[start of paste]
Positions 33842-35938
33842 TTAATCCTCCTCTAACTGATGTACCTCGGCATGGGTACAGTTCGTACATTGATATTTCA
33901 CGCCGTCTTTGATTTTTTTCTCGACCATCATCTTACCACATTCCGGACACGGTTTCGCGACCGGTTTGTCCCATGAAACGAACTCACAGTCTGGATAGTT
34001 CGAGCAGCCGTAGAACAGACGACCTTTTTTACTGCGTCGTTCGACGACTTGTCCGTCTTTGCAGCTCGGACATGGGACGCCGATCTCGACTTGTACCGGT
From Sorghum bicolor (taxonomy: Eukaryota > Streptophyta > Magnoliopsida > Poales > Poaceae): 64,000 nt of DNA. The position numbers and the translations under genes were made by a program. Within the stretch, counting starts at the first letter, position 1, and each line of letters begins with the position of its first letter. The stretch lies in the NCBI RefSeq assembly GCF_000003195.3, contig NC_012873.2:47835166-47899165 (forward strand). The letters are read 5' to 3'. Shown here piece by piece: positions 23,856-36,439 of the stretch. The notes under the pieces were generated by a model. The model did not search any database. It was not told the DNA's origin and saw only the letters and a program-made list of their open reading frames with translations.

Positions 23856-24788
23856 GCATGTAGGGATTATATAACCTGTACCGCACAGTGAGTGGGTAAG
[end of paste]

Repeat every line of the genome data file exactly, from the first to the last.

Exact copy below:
Positions 33842-35938
33842 TTAATCCTCCTCTAACTGATGTACCTCGGCATGGGTACAGTTCGTACATTGATATTTCA
33901 CGCCGTCTTTGATTTTTTTCTCGACCATCATCTTACCACATTCCGGACACGGTTTCGCGACCGGTTTGTCCCATGAAACGAACTCACAGTCTGGATAGTT
34001 CGAGCAGCCGTAGAACAGACGACCTTTTTTACTGCGTCGTTCGACGACTTGTCCGTCTTTGCAGCTCGGACATGGGACGCCGATCTCGACTTGTACCGGT
From Sorghum bicolor (taxonomy: Eukaryota > Streptophyta > Magnoliopsida > Poales > Poaceae): 64,000 nt of DNA. The position numbers and the translations under genes were made by a program. Within the stretch, counting starts at the first letter, position 1, and each line of letters begins with the position of its first letter. The stretch lies in the NCBI RefSeq assembly GCF_000003195.3, contig NC_012873.2:47835166-47899165 (forward strand). The letters are read 5' to 3'. Shown here piece by piece: positions 23,856-36,439 of the stretch. The notes under the pieces were generated by a model. The model did not search any database. It was not told the DNA's origin and saw only the letters and a program-made list of their open reading frames with translations.

Positions 23856-24788
23856 GCATGTAGGGATTATATAACCTGTACCGCACAGTGAGTGGGTAAG